You’ve seen the pictures. You think you know what happened. You do not.
On the morning of January 28, 1986, NASA’s space shuttle Challenger exploded shortly after blasting off from Cape Canaveral. Christa McAuliffe, America’s “Teacher in Space,” was instantly killed, along with the other six members of the mission. Right? Wrong.
Thirty-five years after NASA’s revitalization program literally went up in smoke, Kevin Cook uncovers the untold story of the disastrous order to launch on an ice-cold Florida day. For the first time, he takes readers inside the shuttle for those agonizing two minutes and forty-five seconds after the fire, which, yes, some of the astronauts survived.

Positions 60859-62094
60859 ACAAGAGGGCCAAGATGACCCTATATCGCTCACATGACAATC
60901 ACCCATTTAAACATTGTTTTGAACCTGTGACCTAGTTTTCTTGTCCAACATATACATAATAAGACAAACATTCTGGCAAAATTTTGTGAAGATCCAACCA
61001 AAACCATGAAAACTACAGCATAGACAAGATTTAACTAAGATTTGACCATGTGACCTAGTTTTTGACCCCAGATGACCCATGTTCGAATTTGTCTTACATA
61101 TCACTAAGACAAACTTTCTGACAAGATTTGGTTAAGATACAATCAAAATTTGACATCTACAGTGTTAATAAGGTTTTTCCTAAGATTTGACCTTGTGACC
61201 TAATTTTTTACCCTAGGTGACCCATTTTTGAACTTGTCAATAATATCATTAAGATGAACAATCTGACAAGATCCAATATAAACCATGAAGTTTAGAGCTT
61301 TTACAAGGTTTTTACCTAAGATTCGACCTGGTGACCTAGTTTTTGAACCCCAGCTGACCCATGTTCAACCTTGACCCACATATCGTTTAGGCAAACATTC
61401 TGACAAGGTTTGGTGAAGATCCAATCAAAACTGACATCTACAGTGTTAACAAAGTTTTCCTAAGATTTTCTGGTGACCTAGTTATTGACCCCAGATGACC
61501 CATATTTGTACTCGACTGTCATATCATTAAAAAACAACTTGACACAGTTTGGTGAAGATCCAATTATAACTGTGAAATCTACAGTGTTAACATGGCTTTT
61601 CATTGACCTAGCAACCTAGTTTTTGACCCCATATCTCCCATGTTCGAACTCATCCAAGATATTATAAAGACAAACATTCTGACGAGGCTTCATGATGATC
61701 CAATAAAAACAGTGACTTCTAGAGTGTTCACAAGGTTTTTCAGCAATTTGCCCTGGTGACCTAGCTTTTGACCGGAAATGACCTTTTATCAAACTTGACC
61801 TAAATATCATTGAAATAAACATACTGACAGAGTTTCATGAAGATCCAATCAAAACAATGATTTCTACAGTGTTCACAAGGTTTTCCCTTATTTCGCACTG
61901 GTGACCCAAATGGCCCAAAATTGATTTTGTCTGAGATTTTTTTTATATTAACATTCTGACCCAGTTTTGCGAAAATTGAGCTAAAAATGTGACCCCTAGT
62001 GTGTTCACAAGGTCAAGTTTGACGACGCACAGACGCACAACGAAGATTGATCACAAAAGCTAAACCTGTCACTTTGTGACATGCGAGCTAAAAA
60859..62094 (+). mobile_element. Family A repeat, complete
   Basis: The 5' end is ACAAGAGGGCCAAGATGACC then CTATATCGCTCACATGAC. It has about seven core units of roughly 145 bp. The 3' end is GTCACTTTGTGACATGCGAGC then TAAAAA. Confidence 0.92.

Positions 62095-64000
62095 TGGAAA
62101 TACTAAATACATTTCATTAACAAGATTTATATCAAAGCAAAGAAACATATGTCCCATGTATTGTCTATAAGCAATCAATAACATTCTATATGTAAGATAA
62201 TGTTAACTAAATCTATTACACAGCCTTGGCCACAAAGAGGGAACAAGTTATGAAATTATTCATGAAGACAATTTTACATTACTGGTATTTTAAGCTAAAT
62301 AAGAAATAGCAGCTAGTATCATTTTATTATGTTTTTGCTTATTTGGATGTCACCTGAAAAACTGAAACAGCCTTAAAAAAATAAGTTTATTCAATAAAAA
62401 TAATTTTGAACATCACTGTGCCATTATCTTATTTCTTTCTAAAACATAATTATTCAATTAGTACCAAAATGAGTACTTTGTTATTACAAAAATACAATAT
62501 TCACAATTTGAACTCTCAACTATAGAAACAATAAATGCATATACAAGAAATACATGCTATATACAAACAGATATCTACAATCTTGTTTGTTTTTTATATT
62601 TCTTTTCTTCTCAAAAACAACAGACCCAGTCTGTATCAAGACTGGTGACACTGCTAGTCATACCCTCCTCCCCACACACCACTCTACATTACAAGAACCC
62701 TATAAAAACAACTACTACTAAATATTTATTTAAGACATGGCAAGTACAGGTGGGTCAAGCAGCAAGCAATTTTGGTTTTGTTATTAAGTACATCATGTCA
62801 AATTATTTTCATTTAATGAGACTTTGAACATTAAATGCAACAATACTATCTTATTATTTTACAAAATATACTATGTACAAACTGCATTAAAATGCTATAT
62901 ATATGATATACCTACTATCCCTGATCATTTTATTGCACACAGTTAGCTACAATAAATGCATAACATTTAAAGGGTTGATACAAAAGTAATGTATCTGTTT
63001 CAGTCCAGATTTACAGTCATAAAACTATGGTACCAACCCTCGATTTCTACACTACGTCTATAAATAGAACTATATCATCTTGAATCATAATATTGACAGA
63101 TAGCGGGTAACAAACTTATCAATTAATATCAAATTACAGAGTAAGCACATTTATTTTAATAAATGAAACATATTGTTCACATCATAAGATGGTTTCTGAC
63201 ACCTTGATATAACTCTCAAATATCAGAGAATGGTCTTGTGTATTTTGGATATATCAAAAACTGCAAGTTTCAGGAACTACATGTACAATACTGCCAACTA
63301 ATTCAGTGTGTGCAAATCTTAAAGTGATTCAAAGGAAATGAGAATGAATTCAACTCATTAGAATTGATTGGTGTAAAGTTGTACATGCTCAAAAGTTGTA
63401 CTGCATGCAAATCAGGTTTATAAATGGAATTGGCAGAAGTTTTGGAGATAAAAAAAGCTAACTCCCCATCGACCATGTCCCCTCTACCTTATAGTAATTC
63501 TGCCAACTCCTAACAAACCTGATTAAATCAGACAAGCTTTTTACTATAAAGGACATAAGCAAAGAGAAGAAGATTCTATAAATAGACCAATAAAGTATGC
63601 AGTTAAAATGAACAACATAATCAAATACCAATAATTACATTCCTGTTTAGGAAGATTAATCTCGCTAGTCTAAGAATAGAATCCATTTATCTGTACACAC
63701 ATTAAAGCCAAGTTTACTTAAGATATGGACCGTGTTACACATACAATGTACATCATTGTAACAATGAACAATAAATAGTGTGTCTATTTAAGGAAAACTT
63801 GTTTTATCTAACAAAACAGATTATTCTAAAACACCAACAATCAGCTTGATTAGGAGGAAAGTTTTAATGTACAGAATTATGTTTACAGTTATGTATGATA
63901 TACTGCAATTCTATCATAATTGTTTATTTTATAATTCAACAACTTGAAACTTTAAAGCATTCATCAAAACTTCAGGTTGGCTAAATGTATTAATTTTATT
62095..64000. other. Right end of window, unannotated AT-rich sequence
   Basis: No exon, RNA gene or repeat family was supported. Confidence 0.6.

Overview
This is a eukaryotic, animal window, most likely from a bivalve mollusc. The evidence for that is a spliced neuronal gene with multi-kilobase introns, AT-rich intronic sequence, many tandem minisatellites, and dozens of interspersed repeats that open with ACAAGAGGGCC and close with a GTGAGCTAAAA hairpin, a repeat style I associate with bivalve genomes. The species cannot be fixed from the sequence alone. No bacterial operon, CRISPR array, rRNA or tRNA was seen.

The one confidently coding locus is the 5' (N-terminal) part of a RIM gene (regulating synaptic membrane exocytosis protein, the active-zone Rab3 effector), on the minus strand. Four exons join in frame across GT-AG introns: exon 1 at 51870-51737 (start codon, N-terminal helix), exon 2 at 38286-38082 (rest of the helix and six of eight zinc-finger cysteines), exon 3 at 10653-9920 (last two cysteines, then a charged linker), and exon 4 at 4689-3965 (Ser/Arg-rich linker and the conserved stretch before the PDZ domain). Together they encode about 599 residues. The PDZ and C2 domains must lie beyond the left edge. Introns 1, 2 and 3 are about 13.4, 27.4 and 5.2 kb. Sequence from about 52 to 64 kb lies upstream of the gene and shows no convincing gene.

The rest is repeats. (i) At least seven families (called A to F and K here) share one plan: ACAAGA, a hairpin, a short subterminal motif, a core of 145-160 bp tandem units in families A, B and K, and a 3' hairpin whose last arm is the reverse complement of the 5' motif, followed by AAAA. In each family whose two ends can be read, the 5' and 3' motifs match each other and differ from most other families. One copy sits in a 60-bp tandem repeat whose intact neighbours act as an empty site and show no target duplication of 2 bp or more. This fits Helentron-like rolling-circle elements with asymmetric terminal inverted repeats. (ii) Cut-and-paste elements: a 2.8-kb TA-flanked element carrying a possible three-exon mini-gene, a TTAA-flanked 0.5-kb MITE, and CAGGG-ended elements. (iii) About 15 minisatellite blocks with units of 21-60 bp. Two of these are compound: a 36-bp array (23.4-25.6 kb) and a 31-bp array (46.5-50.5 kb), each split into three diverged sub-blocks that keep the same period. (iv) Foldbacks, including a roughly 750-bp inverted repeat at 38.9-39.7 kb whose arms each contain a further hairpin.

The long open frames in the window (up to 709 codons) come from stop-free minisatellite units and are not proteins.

But this is more than a simple corrective to a now-dimming memory. Centering on McAuliffe, a charmingly ordinary civilian on the cusp of history, The Burning Blue animates the mission’s colorful cast of characters, which featured the second female astronaut (who was also the first Jewish astronaut), the second Black one, and the first Asian-American and Buddhist in space. Drawing intimate portraits of the people wearing the spacesuits and detailing how they earned the right to suit up, Cook makes readers temporarily forget the tragedy toward which the tale is hurtling. Infused with drama, immediacy, and compelling characters, The Burning Blue reveals the human price paid for politics and capital-P Progress on that ill-fated, unforgettable morning.